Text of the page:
Namche Baazar (11,286′) to Phortse (12,598′)
Nepalise society doesn’t treat widows with compassion. Before 1970, a woman left alone was required to dress in white, drained of color and life. She becomes invisible and of the untouchable class. Of course, a man is allowed to remarry, a woman is not. Today, if a single man were to fall in love with a widow, his family would force them apart. In the moment of her greatest despair, any marital property can be taken away, unless she has a male child to inherit. With few resources for survival, many widows become prostitutes.
I am a widow and this abuse of women rips me apart. I want to scream from the mountain tops in anger. From the moment we are born until the day we die–everyone deserves to be wrapped in love. Today’s trek to the widows village of Phortse is very important to me and I’m so thankful that Himalayan Wonders arranged this stop.
Leaving Namche and walking uphill, I am rock solid and steady. My body rebounded overnight from yesterday’s altitude problems. Pacing is slow, more to take in the glorious views of Kongde Ri, Ama Dabiam, Taboche, and brilliant views of Mount Everest, Thamserku, and Nupste.
This is my church. This is pure meditation, as the route changes from rock cut steps to winding dirt paths. We arrive at a beautiful stupa, and I raise my hands, chanting om mani padme hum. Transform my impure body, speech and mind.
Unfortunetly, the place is crowded with trekkers and the holy epiphany I crave blows away on the wind. Turning my back I step down the trail, but glance over my shoulder. That’s when I see the partial sun-dog, a rare natural occurance that always makes me gasp with delight. God heard me.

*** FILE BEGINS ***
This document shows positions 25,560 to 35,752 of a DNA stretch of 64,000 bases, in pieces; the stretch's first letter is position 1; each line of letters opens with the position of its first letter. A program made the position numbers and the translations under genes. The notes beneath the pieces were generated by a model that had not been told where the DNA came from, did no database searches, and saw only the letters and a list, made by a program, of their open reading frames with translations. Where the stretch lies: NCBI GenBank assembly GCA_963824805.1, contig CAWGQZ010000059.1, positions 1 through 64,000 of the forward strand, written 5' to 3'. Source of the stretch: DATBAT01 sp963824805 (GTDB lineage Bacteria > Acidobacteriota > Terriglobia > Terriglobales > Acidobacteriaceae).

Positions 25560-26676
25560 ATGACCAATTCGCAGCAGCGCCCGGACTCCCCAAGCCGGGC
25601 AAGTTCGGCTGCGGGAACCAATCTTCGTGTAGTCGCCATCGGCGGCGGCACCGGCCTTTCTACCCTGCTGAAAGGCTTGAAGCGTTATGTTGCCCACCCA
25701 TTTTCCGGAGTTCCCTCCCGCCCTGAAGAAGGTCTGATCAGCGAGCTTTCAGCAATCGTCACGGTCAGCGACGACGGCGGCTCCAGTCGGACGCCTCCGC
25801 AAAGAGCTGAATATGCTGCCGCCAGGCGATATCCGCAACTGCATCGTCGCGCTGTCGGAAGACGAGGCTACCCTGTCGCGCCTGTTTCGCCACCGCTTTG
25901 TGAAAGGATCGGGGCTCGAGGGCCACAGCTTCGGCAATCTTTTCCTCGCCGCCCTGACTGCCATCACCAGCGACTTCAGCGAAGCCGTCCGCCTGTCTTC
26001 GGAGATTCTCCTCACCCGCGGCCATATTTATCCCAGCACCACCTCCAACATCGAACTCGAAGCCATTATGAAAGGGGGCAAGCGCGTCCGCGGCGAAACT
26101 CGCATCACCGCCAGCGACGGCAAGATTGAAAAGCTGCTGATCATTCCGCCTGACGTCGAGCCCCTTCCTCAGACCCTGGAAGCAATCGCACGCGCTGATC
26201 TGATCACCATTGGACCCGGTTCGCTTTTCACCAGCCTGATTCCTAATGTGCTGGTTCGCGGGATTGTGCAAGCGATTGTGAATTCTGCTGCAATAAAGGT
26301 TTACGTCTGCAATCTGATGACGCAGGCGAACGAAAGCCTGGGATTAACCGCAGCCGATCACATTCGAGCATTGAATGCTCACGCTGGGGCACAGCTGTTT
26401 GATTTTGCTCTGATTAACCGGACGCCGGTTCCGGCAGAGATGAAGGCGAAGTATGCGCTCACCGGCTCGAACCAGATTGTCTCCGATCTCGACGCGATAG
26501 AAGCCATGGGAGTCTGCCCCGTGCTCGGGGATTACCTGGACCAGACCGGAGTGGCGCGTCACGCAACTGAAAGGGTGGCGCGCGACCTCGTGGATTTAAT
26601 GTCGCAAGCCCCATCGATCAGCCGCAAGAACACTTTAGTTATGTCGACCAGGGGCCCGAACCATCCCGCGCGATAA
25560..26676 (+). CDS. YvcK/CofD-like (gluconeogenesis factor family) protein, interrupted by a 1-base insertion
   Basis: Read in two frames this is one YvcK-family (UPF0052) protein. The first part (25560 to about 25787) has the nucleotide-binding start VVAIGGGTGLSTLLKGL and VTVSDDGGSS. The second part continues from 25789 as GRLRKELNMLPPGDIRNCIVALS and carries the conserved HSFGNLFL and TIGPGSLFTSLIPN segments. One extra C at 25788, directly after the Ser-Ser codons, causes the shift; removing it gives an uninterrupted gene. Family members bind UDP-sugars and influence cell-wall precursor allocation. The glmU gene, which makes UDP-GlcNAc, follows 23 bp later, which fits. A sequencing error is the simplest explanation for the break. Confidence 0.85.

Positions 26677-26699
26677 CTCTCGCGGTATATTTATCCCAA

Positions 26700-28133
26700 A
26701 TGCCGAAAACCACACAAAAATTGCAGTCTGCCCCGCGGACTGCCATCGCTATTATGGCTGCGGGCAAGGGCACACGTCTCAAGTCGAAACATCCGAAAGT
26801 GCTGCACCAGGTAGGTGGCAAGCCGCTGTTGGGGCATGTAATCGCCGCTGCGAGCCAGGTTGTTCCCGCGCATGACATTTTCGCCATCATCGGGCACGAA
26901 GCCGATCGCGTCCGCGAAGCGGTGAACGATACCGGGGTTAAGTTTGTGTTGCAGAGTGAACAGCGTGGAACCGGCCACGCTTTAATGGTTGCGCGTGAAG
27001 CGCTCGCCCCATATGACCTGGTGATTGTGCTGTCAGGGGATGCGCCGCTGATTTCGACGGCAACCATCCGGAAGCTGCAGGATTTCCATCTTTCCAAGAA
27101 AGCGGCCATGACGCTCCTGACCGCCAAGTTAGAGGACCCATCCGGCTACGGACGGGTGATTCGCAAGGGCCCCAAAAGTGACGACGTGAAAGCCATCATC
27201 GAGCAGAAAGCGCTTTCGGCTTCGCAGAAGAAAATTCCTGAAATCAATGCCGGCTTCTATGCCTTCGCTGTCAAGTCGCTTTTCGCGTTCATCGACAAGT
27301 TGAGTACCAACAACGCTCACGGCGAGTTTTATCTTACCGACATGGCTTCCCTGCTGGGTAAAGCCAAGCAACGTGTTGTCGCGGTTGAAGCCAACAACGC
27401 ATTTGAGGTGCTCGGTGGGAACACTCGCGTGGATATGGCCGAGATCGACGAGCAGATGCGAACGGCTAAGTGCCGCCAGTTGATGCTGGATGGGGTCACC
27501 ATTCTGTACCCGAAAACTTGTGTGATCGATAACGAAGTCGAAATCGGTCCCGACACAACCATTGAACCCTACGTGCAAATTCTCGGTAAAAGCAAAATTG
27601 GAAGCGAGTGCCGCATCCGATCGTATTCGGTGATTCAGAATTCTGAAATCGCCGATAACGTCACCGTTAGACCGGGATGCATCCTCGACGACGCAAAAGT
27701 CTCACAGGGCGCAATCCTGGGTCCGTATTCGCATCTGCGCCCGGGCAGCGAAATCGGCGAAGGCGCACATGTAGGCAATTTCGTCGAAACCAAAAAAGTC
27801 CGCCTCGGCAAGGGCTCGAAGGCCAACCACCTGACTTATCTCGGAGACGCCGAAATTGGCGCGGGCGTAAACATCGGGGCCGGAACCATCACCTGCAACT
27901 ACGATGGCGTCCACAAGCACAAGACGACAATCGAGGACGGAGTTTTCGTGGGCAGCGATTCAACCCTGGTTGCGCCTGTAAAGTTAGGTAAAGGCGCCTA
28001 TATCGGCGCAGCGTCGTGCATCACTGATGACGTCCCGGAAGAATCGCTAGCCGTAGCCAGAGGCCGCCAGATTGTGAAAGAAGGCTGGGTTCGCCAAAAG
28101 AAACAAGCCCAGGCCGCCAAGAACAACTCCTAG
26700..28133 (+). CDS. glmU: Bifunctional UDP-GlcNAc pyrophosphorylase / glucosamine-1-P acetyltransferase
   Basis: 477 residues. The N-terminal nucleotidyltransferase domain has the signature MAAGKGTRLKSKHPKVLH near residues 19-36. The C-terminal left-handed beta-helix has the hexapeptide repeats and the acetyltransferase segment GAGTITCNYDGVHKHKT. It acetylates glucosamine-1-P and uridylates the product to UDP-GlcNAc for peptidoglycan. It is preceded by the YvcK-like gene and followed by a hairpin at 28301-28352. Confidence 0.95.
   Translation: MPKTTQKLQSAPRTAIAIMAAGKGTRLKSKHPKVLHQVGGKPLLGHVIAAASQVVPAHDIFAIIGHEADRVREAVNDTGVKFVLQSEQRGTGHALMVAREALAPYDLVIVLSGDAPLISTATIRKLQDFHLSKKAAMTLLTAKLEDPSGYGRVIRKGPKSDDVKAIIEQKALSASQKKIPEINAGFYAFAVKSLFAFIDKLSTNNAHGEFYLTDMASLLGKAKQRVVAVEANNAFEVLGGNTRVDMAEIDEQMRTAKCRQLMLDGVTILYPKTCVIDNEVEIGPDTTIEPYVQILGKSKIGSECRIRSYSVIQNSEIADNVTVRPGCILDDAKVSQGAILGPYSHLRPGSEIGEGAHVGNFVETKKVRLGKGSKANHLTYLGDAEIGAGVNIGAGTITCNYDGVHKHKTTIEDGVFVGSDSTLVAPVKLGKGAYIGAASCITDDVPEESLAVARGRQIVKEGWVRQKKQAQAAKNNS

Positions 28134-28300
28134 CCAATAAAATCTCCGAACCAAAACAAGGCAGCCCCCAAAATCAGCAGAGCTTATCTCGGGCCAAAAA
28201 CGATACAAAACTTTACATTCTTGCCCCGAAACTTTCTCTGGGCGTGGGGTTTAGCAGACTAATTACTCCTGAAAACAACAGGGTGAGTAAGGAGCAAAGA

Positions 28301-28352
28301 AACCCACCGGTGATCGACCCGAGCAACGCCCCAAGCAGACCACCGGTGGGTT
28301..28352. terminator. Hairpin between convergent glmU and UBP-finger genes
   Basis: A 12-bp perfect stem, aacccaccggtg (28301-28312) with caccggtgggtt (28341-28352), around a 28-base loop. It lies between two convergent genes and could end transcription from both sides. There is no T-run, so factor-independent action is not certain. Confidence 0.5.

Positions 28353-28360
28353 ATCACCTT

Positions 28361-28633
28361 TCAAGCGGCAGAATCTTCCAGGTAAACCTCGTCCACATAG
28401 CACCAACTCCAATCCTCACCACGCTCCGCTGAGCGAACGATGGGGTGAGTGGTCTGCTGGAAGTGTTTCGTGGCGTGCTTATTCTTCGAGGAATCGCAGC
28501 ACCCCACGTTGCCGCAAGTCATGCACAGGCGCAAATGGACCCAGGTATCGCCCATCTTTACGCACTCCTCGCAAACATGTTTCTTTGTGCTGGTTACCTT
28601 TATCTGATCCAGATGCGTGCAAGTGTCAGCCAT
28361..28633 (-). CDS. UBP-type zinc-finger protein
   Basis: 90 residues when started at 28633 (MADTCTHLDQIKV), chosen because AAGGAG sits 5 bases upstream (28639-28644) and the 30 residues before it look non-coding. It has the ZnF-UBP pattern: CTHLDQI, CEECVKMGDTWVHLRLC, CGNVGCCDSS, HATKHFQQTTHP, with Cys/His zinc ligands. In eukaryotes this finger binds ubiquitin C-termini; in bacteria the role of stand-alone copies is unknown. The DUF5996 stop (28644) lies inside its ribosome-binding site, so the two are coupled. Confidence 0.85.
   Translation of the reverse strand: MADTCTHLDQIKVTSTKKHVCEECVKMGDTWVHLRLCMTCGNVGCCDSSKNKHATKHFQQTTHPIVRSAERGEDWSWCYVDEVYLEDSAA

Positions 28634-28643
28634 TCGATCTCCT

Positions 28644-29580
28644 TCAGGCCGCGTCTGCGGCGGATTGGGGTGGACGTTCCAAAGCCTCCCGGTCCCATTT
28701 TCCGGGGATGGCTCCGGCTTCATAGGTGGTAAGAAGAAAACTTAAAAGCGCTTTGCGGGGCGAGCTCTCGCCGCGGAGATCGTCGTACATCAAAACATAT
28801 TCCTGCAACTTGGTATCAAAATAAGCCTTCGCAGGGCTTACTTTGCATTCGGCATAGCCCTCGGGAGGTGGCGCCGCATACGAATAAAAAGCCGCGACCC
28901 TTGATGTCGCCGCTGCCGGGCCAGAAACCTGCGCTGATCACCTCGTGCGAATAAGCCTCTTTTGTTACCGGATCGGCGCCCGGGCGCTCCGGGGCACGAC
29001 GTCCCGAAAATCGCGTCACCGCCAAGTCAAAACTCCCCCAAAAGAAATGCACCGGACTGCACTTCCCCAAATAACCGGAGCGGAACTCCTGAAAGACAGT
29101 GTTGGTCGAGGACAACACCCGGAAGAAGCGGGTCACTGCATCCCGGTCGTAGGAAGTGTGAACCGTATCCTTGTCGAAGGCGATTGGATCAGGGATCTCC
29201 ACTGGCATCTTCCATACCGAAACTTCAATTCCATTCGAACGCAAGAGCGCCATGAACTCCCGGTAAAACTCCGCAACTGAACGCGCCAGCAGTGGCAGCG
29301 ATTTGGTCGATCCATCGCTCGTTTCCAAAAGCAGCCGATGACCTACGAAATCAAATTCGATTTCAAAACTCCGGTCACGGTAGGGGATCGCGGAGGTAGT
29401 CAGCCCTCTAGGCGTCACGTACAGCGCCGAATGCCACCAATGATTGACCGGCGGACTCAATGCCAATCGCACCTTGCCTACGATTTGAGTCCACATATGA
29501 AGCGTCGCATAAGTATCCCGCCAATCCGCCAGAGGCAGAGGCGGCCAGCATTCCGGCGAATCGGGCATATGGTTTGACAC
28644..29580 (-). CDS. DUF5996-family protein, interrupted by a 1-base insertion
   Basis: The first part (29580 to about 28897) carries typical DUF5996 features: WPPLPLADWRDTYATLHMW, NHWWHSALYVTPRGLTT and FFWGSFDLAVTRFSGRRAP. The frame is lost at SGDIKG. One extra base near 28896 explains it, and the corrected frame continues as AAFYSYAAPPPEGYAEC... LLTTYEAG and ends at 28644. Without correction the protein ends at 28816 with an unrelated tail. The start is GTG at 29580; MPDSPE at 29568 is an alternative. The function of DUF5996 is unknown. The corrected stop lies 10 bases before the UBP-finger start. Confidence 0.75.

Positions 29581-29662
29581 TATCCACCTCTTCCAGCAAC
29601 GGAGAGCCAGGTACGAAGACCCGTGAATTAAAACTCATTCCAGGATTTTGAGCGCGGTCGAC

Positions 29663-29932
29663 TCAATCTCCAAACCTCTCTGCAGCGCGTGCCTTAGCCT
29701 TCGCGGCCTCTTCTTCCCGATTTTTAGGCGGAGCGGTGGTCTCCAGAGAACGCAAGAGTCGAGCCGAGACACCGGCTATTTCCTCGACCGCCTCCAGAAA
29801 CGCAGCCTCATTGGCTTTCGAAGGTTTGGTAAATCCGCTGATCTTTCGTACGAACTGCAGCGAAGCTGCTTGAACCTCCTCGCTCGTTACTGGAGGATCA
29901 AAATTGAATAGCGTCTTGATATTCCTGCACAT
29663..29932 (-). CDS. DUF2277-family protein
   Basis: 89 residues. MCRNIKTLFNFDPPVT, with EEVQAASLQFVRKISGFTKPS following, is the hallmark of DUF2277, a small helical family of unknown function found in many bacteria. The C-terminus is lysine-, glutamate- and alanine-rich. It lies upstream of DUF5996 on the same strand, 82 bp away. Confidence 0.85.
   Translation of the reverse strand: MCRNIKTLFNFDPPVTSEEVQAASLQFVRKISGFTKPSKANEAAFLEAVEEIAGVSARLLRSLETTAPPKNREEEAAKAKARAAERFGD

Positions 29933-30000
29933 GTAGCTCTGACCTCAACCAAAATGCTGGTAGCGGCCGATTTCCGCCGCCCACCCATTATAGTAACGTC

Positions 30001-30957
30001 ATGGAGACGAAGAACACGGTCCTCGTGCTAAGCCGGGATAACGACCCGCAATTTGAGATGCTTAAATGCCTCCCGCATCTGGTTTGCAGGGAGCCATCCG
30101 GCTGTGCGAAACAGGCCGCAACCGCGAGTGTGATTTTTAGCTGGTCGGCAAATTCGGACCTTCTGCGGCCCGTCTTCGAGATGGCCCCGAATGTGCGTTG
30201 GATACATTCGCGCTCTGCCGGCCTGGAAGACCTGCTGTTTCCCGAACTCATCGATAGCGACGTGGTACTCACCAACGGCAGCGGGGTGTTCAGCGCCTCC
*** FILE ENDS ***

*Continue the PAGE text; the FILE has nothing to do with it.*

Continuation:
The only disconcerting noise comes from endless clacking of helicopters as they zip past like pests in the narrow valley next to me. Every switchback holds joy. Eagles soar overhead and long haired Thar (Himalayan mountain goats) cling to steep hillsides. Yaks look on with blatant curiousity.
Our tea and pee break is at Kyangjuma and lunch at the packed Kulung teahouse, perched high above the snaking river with surrounding views of icecaps.
Far below, I can see Phortse and after lunch we will decend 1,300′ to cross the river….and then climb back up to the village. By now, we are resigned to the Nepalise fate of continual gain and loss. Sounds like life, right? The Buddhist lesson is vulnerability, perserverance, acceptance and grace.
Phortse is a Sherpa village of great importance. The world’s best climbing school as well as the greatest expedition climbers come from this Khumbu region of Nepal. How did this place become the village of widows? Because 3 times as many Sherpas die in mountain accidents rather than their clients. In 2014, sixteen Sherpas died at Everest. In 2015, another seventeen perished. That’s a lot of widows struggling to survive alone in a daily avalanche of hardship. Everest isn’t the most dangerous mounain in Nepal. It’s simply the one you hear blaring from international media.
Because Phortse is internationally recognized, these widows have been protected and charitable funds were gifted to help build trekkers tea houses and accomodations. This community has been given a beneficial hand.
Reaching the stone walls of town, I see several women planting their most famous and yummy potatoes– the best in the entire world. They look at me, and I become cognizent of their freedom and space. I observe them, confused by the projected negative emotions flooding over me. Tourists are a blessing and a curse. Right now, my intuition tells me that their patience is worn thin with daily disrespect. My camera remains anchored in the holder strapped across my chest. They are too far away to ask permission and I have too much respect for them.